Aviv Geffen @ Proud Gallery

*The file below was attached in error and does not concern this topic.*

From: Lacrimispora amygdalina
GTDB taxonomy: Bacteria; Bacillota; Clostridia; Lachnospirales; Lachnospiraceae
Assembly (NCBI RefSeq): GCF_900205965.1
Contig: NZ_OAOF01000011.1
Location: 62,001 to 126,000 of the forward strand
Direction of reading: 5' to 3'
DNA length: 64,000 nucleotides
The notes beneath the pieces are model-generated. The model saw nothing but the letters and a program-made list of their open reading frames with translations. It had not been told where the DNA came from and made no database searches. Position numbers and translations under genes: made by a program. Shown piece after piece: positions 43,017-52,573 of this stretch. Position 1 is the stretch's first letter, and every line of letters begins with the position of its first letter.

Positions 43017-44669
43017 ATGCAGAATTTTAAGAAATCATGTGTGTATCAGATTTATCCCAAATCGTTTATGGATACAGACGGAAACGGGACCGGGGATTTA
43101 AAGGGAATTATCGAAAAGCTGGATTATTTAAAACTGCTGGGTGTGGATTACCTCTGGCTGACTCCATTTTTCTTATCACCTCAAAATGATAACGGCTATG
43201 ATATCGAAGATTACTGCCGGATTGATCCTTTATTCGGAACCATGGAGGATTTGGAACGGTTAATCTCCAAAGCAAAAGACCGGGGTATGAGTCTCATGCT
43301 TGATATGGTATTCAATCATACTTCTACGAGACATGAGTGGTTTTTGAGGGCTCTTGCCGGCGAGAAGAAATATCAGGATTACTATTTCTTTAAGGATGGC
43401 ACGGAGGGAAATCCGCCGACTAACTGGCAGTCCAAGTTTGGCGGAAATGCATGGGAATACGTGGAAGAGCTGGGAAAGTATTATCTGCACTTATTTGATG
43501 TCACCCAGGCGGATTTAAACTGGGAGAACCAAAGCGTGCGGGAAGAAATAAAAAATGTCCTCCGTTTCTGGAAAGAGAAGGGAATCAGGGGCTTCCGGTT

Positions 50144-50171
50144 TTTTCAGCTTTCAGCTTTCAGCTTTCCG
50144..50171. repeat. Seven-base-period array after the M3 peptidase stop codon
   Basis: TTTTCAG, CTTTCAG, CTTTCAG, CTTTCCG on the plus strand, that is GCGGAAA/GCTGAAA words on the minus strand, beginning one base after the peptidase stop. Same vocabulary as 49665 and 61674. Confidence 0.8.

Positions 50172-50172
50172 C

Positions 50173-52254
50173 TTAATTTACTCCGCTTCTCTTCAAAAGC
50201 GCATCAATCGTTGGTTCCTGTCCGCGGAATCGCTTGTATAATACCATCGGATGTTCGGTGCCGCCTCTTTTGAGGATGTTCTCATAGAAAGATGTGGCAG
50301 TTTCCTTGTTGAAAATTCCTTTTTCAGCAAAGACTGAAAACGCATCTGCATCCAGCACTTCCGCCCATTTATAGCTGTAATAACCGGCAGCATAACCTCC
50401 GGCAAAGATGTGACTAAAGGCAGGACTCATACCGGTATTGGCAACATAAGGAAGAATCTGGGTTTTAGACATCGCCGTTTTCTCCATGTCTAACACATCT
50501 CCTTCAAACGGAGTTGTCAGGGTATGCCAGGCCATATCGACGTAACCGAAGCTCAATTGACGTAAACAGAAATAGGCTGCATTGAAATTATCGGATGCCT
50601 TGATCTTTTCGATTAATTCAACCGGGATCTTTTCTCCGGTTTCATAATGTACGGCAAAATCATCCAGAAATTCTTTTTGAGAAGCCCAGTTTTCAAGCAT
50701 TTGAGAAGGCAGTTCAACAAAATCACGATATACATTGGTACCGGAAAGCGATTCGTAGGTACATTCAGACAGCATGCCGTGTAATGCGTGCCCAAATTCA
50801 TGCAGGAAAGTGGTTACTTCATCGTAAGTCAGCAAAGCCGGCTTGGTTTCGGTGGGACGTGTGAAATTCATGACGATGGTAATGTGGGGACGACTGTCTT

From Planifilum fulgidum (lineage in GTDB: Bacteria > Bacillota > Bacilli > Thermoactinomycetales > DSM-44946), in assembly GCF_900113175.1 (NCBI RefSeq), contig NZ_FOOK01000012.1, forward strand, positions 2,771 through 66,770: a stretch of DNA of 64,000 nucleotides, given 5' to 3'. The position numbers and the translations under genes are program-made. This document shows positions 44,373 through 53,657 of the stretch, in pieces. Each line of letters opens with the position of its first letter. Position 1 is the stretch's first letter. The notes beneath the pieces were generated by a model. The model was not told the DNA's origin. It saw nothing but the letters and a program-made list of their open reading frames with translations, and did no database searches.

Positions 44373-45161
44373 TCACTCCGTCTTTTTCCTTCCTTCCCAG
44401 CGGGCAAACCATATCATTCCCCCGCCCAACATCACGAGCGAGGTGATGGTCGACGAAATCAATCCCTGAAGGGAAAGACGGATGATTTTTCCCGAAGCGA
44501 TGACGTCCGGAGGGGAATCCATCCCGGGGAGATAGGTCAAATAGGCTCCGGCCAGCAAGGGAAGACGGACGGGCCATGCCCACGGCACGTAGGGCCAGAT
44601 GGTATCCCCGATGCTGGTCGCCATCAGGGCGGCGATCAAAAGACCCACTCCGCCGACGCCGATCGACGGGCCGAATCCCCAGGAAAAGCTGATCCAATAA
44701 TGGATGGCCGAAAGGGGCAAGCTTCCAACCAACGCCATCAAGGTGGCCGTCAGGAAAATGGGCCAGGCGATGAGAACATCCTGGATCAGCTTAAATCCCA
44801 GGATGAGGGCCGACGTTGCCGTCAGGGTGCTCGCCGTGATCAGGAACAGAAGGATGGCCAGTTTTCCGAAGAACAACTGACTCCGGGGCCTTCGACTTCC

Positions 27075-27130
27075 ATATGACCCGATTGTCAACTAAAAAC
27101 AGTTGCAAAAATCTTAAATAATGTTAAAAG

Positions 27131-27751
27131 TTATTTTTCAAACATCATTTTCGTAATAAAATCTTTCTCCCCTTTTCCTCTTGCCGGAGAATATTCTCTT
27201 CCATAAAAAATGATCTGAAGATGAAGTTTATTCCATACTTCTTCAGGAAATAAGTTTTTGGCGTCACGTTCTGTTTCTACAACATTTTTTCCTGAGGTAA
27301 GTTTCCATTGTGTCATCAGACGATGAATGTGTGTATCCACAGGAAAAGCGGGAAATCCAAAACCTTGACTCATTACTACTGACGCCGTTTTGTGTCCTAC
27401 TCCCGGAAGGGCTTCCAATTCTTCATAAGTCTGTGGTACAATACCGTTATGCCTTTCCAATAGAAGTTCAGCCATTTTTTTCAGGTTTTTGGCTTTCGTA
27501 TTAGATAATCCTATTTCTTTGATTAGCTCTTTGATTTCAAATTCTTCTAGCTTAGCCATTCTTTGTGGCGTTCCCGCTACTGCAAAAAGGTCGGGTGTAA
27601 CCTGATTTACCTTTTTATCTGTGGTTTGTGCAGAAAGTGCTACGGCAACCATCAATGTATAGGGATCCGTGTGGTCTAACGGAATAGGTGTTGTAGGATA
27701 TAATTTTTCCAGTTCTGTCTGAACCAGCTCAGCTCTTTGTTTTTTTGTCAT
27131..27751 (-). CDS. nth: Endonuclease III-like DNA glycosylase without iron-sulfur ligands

I went to the Aviv Geffen gig last night, at the Proud Gallery in Camden.  This was going to feature the Blackfield band lineup, including Steven Wilson.  As I walked through the rear entrance I found myself in a cobbled alley with named horse stalls on each side – the Shergar stall was set aside for the band, and Steven Wilson was already in there.  Excitement – I’m such a fanboy.  The Desert Orchid stall had Setanta on the big screen showing FA Cup highlights from last weekend, and a European round up.  The merchandise is in another stall, and there are freebies on offer, like at the Bush Hall gig – this time it is a free tshirt and free cd.  And then Aviv Geffen himself walks past me – he looks smaller in real life than he does on the NYC dvd.  Inside the music room there are themed photos on the walls, some seating round the edges, and a contination of the stone floor.  It’s not that deep a room, but very wide.  The audience is very cosmopolitan, and very female.  It’s hard to know for sure, but while some there will be along to see anything Steven WIlson is involved in, the majority appear to be here for the man Aviv Geffen myself.  It’s a mixed thing for me – I first got to know of him through his association with Steven Wilson in Blackfield, but I also enjoyed his solo show at Bush Hall (which did have Steven Wilson guesting on some tracks).